Governor Cuomo Announces Over 140 Colleges Across U.S. Have Downloaded NY-developed "SPARC" To Help Prevent Sexual Assault On Campus

Sexual and Interpersonal Violence Prevention and Response Course Offered to Educational Institutions Across the Country to Increase Awareness, Prevent Violence on College Campuses; Announcement Coincides with Domestic Violence Awareness Month.

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NYS Governor Andrew M. Cuomo.

Photo by: Office of Governor Andrew M. Cuomo, via Flickr.

Albany, NY - October 24, 2017 - Governor Andrew M. Cuomo today announced that more than 140 colleges and universities have downloaded the Sexual and interpersonal violence Prevention and Response Course, or SPARC, a free online resource offered by the State University of New York, to help train students in the prevention of sexual, interpersonal and related violence. SPARC, which can be downloaded here, was developed by SUNY in partnership with the City University of New York, and with the support of individual campuses and the New York State Department of Health. The program encompasses training requirements under Title IX, the Clery Act as amended by the Violence Against Women Act and, for New York State colleges and universities, and New York's Enough is Enough legislation (Education Law 129-B).
"New York is leading the fight against sexual assault on college campuses and I'm proud that other colleges and universities across the nation are taking notice and are using the tools that we developed in this critically important cause," Governor Cuomo said. "This program is a vital resource for colleges and universities across the country to utilize to increase awareness of sexual assault on campuses, helping to secure a safer and healthier learning environment for all students."
"Two years ago, Governor Cuomo enacted the toughest policy in the nation to fight sexual assault on college campuses so it's no surprise that our SUNY schools are leading the way forward for college campuses across the country," said Lieutenant Governor Kathy Hochul. "The Sexual and Interpersonal Violence Prevention and Response Course is providing students with the tools they need to fight sexual assault and other violence on campus."
"New York's 'Enough is Enough' law equips colleges and universities with some of the strongest guidance in the country, and SPARC is one of several resources developed by SUNY to not only ensure that our campuses are in compliance, but to share what we've learned with our peer institutions throughout the country," said SUNY Chancellor Kristina M. Johnson. "Each of SUNY's efforts in this area are driven by prevention, doing all we can to prevent violence before it occurs, and SPARC is leading the way. By continuing to build awareness and sharing resources, higher education will better ensure safe learning environments for all students."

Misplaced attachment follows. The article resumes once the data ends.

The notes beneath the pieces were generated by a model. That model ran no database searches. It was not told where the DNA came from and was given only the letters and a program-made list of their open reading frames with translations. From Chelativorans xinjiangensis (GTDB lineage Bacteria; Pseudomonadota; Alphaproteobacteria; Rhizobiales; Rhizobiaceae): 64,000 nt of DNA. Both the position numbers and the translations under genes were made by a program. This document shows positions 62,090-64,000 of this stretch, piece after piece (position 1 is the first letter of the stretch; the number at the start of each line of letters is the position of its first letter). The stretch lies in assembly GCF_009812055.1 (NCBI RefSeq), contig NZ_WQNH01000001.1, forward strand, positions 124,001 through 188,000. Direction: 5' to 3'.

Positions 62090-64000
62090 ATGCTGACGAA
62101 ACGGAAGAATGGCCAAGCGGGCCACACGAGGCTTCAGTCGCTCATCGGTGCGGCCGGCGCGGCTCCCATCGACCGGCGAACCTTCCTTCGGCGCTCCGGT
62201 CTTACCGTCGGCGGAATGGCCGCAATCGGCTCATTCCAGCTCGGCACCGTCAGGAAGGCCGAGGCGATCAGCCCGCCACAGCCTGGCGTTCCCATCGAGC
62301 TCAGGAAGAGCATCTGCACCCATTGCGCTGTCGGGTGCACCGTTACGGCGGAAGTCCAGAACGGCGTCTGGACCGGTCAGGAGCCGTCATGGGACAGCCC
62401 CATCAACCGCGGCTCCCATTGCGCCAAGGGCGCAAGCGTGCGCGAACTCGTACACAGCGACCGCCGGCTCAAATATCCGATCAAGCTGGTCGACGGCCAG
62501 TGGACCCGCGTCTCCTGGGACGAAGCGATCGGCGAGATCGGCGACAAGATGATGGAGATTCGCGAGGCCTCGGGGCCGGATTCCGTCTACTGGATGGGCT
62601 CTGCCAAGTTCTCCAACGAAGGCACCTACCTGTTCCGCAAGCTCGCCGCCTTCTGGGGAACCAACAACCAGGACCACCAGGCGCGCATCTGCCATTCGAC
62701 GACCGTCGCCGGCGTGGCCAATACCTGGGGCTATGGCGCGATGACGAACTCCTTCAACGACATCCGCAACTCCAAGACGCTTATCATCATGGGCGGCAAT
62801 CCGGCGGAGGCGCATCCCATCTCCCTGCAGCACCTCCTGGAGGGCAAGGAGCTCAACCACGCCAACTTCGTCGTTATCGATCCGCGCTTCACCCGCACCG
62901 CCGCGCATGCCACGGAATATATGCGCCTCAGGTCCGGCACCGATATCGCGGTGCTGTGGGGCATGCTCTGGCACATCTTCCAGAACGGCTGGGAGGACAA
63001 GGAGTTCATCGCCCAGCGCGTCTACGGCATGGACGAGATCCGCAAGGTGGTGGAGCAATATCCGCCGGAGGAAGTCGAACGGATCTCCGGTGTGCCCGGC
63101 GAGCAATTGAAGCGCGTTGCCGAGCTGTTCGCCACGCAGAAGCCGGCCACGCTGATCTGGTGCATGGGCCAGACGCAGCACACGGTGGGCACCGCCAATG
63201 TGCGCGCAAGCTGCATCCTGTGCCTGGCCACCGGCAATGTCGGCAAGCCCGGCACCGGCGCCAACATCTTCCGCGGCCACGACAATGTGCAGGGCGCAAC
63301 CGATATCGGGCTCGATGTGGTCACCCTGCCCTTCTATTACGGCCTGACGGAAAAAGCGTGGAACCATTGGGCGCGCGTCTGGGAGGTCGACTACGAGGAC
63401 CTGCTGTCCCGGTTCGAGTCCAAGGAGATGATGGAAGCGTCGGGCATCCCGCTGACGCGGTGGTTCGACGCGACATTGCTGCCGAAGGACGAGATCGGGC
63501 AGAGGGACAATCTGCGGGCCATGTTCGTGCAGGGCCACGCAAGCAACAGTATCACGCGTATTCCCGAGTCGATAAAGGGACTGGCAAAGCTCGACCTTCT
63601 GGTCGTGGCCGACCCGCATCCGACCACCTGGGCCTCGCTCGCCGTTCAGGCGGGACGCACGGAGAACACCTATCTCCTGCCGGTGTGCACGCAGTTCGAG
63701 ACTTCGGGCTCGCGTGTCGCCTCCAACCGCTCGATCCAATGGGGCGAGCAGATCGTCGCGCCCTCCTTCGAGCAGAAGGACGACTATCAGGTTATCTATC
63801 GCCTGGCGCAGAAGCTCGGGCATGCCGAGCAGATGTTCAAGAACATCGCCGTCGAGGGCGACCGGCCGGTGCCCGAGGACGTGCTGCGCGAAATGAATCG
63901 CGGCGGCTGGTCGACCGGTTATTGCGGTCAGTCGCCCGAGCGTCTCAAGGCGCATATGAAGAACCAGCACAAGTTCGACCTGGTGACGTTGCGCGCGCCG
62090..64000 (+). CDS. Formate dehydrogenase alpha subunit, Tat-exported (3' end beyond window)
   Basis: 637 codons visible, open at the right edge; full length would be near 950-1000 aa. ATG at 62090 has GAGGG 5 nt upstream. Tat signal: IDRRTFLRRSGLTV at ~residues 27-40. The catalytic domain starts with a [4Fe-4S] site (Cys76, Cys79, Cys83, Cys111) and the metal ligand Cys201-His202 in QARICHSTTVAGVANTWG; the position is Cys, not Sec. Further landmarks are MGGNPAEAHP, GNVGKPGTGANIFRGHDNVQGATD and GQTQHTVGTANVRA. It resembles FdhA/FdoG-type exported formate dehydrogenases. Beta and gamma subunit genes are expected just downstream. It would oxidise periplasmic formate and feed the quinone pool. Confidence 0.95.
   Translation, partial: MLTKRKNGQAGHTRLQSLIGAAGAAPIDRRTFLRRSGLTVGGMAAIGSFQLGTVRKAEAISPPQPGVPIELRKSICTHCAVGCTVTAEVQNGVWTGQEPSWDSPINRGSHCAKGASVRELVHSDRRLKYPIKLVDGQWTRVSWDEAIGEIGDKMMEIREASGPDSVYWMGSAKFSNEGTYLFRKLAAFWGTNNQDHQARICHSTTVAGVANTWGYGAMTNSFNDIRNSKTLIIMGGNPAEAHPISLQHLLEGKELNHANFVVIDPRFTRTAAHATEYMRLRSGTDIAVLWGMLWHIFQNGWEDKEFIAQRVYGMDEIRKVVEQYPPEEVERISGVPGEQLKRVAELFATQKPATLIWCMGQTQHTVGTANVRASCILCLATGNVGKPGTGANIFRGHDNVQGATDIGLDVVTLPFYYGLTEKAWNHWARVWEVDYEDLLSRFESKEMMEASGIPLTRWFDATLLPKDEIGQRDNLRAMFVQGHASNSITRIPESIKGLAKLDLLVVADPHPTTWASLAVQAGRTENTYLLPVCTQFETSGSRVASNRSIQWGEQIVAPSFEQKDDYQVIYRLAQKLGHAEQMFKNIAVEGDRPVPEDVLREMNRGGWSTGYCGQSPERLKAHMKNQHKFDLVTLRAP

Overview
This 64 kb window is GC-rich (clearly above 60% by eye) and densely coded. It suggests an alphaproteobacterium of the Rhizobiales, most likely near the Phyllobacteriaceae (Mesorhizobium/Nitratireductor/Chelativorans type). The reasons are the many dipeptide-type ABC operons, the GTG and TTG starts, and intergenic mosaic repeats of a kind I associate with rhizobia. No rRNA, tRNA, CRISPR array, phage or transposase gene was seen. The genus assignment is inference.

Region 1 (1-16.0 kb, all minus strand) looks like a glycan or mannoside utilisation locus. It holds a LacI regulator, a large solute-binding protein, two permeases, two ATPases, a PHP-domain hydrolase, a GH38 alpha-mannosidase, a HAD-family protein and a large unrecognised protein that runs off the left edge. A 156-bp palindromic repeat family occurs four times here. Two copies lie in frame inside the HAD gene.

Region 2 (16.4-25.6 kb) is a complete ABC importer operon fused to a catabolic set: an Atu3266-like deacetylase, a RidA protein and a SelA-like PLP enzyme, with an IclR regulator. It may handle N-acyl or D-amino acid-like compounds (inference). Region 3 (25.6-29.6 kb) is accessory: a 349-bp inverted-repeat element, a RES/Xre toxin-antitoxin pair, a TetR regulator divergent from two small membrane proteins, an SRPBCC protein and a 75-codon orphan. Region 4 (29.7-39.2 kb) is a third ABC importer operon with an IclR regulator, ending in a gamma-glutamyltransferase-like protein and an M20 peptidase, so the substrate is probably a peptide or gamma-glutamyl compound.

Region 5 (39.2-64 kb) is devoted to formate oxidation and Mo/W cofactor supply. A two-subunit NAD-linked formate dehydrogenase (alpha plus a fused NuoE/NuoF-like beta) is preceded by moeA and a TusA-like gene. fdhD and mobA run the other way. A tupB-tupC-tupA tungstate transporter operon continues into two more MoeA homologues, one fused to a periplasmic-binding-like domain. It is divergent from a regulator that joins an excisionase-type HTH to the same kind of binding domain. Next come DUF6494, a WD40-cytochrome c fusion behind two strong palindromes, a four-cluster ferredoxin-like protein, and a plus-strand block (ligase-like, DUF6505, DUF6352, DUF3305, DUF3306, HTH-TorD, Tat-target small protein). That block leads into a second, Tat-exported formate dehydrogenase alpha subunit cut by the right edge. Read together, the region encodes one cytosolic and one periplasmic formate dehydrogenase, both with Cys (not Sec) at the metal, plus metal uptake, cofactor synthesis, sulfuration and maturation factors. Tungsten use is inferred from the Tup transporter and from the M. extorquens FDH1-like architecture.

"The SPARC curriculum, a collaborative effort between SUNY and CUNY, will help both systems better educate students about how to recognize and report sexual harassment and sexual violence," said CUNY Chancellor James B. Milliken. "Our goal, like Governor Cuomo's, is to ensure a safe, healthy, and nondiscriminatory learning environment, free of sexual harassment and sexual violence, and that largely is already the case."
In April 2017, SUNY and CUNY partnered to launch the SPARC online training system to help colleges and universities in the training of students to prevent sexual, interpersonal and related violence. The system is designed to run as a course in BlackBoard or similar learning management systems to allow customization and personalization by colleges, enabling students, faculty, staff and institutional leaders to train one another and provide information directly relevant to their campus environment, policies and resources. The system is offered to colleges and universities at no cost.
Since New York launched SPARC in April of this year, representatives from 140 colleges across the country, which educate more than 1.5 million students, have downloaded SPARC and are actively customizing the SUNY developed training for their own use. Another 250 registrants from colleges in 35 states and three Canadian provinces are actively investigating using SPARC.